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This year our Live Oak put on the heaviest crop of acorns I have ever seen it produce. So many dropped, at times it sounded like popcorn as they hit the ground. The neighborhood squirrels have been very busy collecting and burying them, but are unable to keep up.
Wildlife habitat yard.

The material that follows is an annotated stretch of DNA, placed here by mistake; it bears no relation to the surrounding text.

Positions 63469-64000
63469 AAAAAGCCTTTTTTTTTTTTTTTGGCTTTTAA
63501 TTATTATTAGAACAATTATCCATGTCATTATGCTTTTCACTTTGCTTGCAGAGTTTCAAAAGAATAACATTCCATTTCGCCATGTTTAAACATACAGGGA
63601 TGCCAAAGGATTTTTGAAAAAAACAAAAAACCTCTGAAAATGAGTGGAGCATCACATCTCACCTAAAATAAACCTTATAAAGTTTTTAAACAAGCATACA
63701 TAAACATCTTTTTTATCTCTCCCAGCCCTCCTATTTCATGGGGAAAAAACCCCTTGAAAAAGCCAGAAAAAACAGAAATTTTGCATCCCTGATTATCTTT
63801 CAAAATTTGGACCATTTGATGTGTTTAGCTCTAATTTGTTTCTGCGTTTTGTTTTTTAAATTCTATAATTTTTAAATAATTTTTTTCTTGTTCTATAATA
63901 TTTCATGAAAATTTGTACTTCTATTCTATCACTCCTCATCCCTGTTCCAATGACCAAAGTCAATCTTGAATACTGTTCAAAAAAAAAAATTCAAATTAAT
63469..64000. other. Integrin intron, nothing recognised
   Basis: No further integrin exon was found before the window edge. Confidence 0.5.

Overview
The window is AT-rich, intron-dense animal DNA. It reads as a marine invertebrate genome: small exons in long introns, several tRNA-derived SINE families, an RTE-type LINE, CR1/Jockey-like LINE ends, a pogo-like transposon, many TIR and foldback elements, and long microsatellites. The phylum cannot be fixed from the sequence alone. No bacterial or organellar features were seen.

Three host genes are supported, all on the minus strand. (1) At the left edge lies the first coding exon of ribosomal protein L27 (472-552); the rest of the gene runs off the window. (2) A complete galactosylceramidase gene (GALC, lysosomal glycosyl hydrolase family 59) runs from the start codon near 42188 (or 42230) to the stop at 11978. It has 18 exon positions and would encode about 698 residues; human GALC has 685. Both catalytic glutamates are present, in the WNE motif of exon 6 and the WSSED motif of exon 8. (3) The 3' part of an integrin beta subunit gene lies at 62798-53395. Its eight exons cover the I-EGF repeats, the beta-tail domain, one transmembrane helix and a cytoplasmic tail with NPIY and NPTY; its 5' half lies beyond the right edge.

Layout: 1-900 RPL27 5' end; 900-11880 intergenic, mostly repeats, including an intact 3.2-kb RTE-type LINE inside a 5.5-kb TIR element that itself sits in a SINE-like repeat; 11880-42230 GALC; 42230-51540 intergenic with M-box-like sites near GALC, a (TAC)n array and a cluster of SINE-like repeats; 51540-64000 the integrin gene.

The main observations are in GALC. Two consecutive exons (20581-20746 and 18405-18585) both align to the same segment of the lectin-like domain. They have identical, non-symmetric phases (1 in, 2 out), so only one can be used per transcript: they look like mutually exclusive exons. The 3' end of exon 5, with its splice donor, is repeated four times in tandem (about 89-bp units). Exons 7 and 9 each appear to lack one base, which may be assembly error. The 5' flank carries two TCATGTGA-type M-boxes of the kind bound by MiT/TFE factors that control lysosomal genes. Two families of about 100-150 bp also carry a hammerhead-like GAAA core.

The acorn is one of the few nuts or fruits that is not directly named in Modern English after the tree it comes from which is why one does not hear of oak nuts. The seed crop from an oak, the acorns, is called a “mast” which means food and putting on a crop of acorns is masting. The common, ordinary acorn is one of the ancient foods of mankind. The first mention of acorns for human consumption was by the Greeks over 2,000 years ago. Over the course of human history it has been estimated that people have eaten more acorns than both wheat and rice combined. The acorn has served as an important famine food for many centuries. Native American Indian tribes all across North America, such as the Cherokee, Pima, and Apache, used acorns as one of their primary staple foods in the same way they used corn. American Indians understood the food value of the acorn and how to prepare it for human consumption. Some Indian tribes would bury their acorns in the mud for many days and then dig them up and dry them in the sun. Other Indian tribes would put their acorns inside a reed basket with a few heavy rocks and then put the basket in a fast moving stream for several days. Both of these methods removed the tannin in the acorns and made them fit for people to eat. Acorn Facts One tall mature oak tree can produce almost one-thousand pounds of acorns in one growing season during normal weather conditions. Acorns have a low sugar content and therefore help control blood sugar levels. They have a sweet nutty aftertaste. Acorn meal may be used in bread and stew recipes, substituting acorn meal for approximately one-fourth of the flour. Since acorns contain natural sweetness, reduce any other sweeteners in the recipe by one-fourth. Acorn grits can be used in place of nuts in cookie, brownie, and bread recipes. Acorns are a reliable source of carbohydrates, protein, 6 vitamins, 8 minerals, and 18 amino acids, and they are lower in fat than most other nuts. One handful of acorns is equivalent in nutrition to a pound of fresh hamburger. Live Oak acorns top the food list for birds such as wood ducks, wild turkeys, quail and jays. Squirrels, raccoons and whitetail deer also like them, sometimes to the point of being 25% of their fall diet. Interestingly, the tannin tends to be in the bottom half of the acorn which is why you will often see a squirrel eat only the upper half of the acorn. Squirrels are also not fools. They will eat all of a white acorn when they find one because it is the least bitter. They will bury the very bitter red and black acorns so over time some of the bitterness is leached into the soil. Raiding a squirrel’s hoard will get bitter acorns. Also, acorns shells and unleached nutmeat have gallotannins which are toxic to cattle, sheep, goats, horses and dogs.